By Elizabeth Cutright
© 2012 The Daily Creative Writer)
I started the Daily Creative Writer blog for a few reasons. I wanted to reconnect with my creative side. I wanted to hold myself accountable to my writing. I wanted to connect with other writers. I wanted to share some of my tips, tricks and success stories. I wanted to promote some of my favorite books and authors.
In short, I wanted to participate in the online community and find a creative outlet.
I hoped my efforts would be entertaining, insightful and inspiration.
What I had not anticipated was the power of “autoblogging” and the culture of plagiarism and copyright infringement that follows in the wake of sincere and original blogging efforts.
It was by accident – a spam comment that managed to slip through – that I discovered that my content was being copied whole and being reposted on other websites. These websites are not the creation of well-meaning fans or even relevant content aggregators. These websites are pure spam websites – created, one can only imagine, for the sole purpose of generating hits and increasing ad revenue. You can tell the difference easily – a legitimate site that is reposting your content for a legitimate reason (I’ll get to that in a second) will have contact information that’s easily accessible. An illegitimate site has circuitous links that always lead you back to where you started.
If you find you’re the victim of autoblogging, then my sympathies are with you. It’s shocking to see your content somewhere else, especially on a site called “BritneySpearsGossip” or “24-7Plumbers.” These are not legit websites. While I’d rather have my content stay on my web page, I feel that if someone is a real fan, or they operate a news or blog aggregator with the purpose of promoting other bloggers, then reposting while not preferable, is at least it’s acceptable. Autoblogging, on the other hand, debases your original content, makes it part of a shady, revenue producing, spam site.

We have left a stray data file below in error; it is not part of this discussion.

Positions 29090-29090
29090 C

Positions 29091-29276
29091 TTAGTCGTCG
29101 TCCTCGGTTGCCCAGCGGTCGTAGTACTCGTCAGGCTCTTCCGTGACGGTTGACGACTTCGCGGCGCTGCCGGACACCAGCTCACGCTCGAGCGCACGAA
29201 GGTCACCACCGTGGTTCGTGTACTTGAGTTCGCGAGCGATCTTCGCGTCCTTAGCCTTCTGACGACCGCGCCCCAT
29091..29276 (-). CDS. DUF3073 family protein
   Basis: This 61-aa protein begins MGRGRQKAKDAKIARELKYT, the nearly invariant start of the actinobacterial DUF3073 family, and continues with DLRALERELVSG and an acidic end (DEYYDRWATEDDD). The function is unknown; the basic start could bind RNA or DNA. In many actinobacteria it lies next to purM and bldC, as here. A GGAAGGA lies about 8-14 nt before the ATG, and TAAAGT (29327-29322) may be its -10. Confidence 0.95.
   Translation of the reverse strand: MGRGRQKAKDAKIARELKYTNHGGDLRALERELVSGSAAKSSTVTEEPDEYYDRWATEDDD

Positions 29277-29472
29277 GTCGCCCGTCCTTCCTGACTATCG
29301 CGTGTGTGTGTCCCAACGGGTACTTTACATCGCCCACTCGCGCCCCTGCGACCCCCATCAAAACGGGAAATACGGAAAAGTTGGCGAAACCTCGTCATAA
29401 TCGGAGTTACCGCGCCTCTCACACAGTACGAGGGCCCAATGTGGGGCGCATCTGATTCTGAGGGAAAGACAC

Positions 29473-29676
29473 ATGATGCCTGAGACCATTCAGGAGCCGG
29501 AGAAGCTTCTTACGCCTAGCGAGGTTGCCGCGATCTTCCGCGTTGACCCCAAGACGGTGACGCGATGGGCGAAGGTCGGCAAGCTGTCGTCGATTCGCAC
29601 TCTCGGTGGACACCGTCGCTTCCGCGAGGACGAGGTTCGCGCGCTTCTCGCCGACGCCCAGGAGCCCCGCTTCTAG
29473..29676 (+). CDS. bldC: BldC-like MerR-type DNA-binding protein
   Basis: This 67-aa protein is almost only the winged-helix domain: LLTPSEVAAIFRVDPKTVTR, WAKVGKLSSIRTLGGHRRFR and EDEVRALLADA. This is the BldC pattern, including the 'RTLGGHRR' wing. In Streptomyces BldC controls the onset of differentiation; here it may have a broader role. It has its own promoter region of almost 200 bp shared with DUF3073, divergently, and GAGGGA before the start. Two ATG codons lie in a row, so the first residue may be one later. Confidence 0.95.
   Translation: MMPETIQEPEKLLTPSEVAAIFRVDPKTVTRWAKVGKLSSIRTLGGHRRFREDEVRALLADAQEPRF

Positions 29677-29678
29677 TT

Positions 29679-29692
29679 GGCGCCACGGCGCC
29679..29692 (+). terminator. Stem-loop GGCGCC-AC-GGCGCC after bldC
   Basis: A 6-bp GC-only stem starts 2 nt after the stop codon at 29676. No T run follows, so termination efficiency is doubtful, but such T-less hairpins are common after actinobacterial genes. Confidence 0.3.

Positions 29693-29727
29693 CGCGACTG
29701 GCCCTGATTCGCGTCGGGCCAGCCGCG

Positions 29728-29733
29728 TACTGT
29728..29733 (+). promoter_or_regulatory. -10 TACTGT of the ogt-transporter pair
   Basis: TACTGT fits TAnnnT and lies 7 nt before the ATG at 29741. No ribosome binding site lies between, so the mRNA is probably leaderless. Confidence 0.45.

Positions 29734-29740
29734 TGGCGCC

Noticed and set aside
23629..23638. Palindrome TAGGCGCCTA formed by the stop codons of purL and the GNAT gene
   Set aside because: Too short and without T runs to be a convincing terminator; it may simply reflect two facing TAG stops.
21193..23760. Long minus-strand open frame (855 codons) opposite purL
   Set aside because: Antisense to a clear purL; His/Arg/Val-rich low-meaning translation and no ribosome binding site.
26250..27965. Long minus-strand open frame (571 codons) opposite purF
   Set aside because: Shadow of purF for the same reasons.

This is not why I started a blog.
Here are the steps I’ve taken – based on hours of internet research – to try and get this content removed from the autobloggers.
1) Use a “Who Is” directory to track down the DNS and Hosting Info for the website.
2) Craft a DMCA takedown notice for both the host and the search engines (like Google Ad Sense). (here’s a good resource: http://www.plagiarismtoday.com/stock-letters/)
3) Send the notice as both an email and in hard copy through USPS.
4) Add a byline and a copyright notice under the title of every blog entry. (Here’s mine: By Elizabeth Cutright
© 2012 The Daily Creative Writer)
5) Add a footer at the bottom of each blog – you can use a widget, but I’d also include it in the text as well, so that a blatant copy paste will still include it – that states that if this content is being read on any other site besides yours, it’s been reposted without your permission and is a DMCA copyright violation. Here’s what my footer looks like: All Content is the sole Property of Elizabeth Cutright and The Daily Creative Writer, if you are reading this blog on another site, it has been reposted without the author’s permission and is in violation of the DMCA. © 2012 The Daily Creative Writer
That’s what I’ve done so far. The response I’ve received from the WordPress community is that, as a whole, nobody likes this autoblogging option. Many people feel it enables copyright violations and content theft. (http://en.forums.wordpress.com/topic/when-are-you-going-to-disable-autoblogging-its-just-blatant-stealing?replies=5#post-972771)
Let me know what you think in the comments.
I’ll post updates if anything changes.
It looks like most of my content has been removed from the offending websites. It was certainly an annoying process, but at least it was successful. I should give a shout out to Singlehop ( email@example.com or firstname.lastname@example.org) not only did they effectively and efficiently remove the copyrighted content, they even called me to follow up on my DCMA complaint. I am actually quite impressed with the way they handled this situation and feel confident that I can get similar instances cleared up in the future.
It also appears that the copyright warnings I’ve included on my blog posts are working. In the last months, my blog has not suffered a similar attack. It could also mean that it’s the same group of perpetrators that I listed above that participate in this kind of activity – maybe once you fight back they cross you off their list.
Let me know if you’ve had any similar circumstances in the comments. I’ll also try to answer any questions I can, or at least send you in a helpful direction.
- A Word Of Advice On Copyright To All WordPress.com Bloggers!! (theaveragejoenewsblogg.com)
- How to Avoid Copyright Infringement from Illegal Website User Content (minnesotaattorney.com)
- “I’m as Mad as Hell and I’m Not Gonna Take This Anymore!” A Tale of Copyright Infringement (pegfitzpatrick.com)
- Protecting Your Original Content Online (corporationcentre.ca)
- Copyright Infringement: Ignorance is no excuse. (pixiq.com)
- The Easiest Ways to Protect a WordPress Blog (bloggingtips.com)